7 months ago

Jeweller - April Issue 2018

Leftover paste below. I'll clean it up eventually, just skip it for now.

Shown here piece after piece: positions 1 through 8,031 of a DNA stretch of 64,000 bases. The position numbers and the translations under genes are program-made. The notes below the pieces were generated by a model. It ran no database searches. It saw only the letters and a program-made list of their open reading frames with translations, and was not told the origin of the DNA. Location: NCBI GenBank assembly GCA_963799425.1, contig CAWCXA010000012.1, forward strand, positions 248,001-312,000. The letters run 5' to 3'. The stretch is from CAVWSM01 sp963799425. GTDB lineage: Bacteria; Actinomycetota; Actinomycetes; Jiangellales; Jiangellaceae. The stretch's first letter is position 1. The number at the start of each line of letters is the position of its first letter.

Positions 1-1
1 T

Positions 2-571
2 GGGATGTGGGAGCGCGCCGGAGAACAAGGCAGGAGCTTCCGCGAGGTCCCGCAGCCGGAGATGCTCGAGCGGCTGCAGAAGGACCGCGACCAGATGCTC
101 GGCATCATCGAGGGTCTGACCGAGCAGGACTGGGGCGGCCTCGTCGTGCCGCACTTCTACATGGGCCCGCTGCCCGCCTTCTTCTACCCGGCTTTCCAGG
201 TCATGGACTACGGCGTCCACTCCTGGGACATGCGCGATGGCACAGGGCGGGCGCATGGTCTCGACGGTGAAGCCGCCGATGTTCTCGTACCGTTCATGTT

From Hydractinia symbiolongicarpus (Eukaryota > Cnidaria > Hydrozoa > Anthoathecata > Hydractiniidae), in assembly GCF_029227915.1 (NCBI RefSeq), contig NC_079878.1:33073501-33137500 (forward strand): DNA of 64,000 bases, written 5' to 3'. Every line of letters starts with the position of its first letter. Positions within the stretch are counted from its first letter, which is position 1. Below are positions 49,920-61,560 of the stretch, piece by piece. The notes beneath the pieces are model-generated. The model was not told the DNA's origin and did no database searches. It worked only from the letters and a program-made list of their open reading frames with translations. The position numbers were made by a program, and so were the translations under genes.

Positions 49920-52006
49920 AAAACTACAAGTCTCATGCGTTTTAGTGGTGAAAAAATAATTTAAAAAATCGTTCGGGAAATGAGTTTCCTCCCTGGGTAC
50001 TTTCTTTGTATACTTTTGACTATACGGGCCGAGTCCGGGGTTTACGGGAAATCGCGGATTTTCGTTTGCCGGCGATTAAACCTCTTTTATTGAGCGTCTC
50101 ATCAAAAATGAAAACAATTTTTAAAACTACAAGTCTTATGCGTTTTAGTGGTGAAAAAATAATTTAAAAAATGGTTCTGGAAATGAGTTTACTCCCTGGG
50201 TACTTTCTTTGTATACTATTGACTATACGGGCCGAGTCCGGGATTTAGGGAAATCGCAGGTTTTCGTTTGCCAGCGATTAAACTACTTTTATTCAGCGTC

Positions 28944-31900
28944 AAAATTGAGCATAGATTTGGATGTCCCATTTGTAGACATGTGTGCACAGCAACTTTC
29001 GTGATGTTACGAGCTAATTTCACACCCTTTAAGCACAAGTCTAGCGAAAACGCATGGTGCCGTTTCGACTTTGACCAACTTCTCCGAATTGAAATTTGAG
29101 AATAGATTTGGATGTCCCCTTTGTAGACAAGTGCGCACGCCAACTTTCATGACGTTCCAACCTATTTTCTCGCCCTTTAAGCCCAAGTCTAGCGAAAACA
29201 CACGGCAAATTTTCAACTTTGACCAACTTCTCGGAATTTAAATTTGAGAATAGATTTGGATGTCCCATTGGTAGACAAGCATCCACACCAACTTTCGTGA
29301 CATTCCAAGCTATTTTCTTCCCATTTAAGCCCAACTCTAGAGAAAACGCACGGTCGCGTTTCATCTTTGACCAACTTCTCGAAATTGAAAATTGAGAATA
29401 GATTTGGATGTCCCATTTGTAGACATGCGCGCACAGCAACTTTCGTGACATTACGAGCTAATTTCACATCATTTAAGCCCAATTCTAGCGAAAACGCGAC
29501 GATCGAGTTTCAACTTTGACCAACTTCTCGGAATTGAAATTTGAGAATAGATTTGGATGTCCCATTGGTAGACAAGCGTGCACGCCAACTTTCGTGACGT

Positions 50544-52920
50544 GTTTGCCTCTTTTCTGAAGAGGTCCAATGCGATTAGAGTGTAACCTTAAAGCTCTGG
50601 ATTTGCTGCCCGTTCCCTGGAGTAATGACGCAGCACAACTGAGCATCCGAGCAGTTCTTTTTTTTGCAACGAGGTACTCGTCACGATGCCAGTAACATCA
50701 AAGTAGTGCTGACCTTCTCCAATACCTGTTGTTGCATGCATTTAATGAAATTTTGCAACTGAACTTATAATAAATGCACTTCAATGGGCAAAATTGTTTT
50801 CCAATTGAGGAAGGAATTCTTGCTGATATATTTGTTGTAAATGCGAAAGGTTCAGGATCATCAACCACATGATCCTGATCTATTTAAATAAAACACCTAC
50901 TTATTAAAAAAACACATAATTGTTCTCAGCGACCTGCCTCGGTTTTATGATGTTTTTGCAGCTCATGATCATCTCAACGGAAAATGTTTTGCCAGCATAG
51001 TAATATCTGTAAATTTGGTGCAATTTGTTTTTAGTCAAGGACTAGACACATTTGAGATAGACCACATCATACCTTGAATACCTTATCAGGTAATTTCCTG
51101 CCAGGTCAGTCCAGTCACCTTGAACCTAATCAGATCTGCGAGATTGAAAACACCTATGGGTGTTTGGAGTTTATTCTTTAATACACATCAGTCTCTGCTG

NEWS IN BRIEF * GENIUS RATING A new industry report has revealed the digital strategies of high-profile jewellery and watch brands. The Digital IQ Index: Watches & Jewellery 2018 report released by L2 Research, analysed the digital performance of several prominent companies including Swarovski, Pandora, Tiffany & Co and Alex and Ani. All were ranked by five digital e-commerce categories, from ‘genius’ through to ‘feeble’. Tiffany & Co and Cartier were the only brands given ‘genius’ status. * INDIA EXPORTS STRONG Indian polished diamond exports went up in February, according to a Gem & Jewellery Export Promotion Council India (GJEPC) report. The 0.5 per cent increase represented US$2.5 billion (AU$3.2 b) annually, but a 6 per cent drop in volume to 3.1 million carats. The average price of polished diamonds rose 6 per cent to US$791 (AU$1,028) per carat. * FITBIT GETS IN SHAPE A significantly cheaper Fitbit smartwatch model that “looks more like an Apple watch” has been released, a recent article by revealed. According to the report, the company’s first smartwatch was released in 2017, but was met with “tepid” sales figures. The revamped Fitbit design reportedly aims to appeal to more women. Alexandre Sidrov Master diamond workshop announced Sydney-based Jewellery Institute of Australia (JIA) will host a workshop with Dutch “master setter” Alexandre Sidrov this month. Sidrov will deliver a class in micro-pave setting, and highlight methods used by the Alexandre School for Optical Diamond Setting, Belgium. “Sidrov is the pioneer in optical diamond setting. He created setting techniques that are faster, safer and more appealing, with the ability to make your own custom tools for each job,” Gabriel Owen, the founder of JIA told Jeweller. Synthetic prices on a downer According to a recent report by the Mining Journal, synthetic diamonds have decreased in price. Independent New York diamond analyst Paul Zimnisky noted that the decreasing cost of technology had contributed to the fall. “The price pressure is directly a result of supply growth leading to more price competition, especially as generic production coming out of Asia increases,” Zimnisky told Jeweller. However, this would help boost diamond quality, he said. “The result of more production facilities, and increased Million dollar fail “We are lucky here in Australia to have such a master come and visit. Usually people have to wait six months to a year for a seat at his school in Belgium,” Owen added. As previously reported by Jeweller, Owen, a jeweller and graduate of the Gemological Institute of America (GIA), founded the JIA in 2017. He started the school because there were “no advanced classes for micro-pave setting and hand engraving.” Students are invited to attend either one or two week courses, beginning Monday 16 April. production capacity of existing facilities, will impact both supply output and quality of output going forward, with both metrics inevitably improving.” Zimnisky added he believed “consumer sentiment towards laboratory-created diamonds is improving, as awareness and education about the product increases”. According to the report, true gem-quality, synthetic diamonds suitable for jewellery represent less than 10 per cent of global output. However, laboratories supply around 99 per cent of industrial-grade diamonds for other applications. * SYNTHETIC RUBY LAYER The Gemological Institute of America (GIA) has identified two red stones as colourless natural sapphires with a synthetic ruby ‘overgrowth’. According to the GIA, the outer layers were “a cover of lab-grown stone that tinted the entire gems red.” To “the naked eye”, they had the appearance of chemically treated natural rubies, it noted. “This is not the first report of synthetic ruby overgrowth, but it marks the first time the laboratories have had them submitted for identification. The resurfacing of these vintage overgrowth synthetics shows that once a material is in the trade, it is here to stay,” the GIA added. + MORE BREAKING NEWS JEWELLERMAGAZINE.COM The National Museum of Prague has discovered that some of its diamonds, sapphires and rubies are “fakes”. According to reports, a routine audit exposed the stones. One diamond was reportedly plain glass with a diamond cut, while others were synthetic instead of natural. Ivo Macek, head of the museum’s precious stones department said, “What we have is still a sapphire, but it is not a natural stone as was documented when the museum gained it in the 1970s. It was artificially created so it does not have the value we thought it did. It was acquired for CZK$200,000 (AU$12,354) and today it would have been worth tens of millions.” The museum’s deputy director Michal Stehlík said the museum was now investigating how the fakes came to be part of its collection, adding that the museum would “thoroughly” audit all its artefacts over the next three years. 10 Jeweller April 2018

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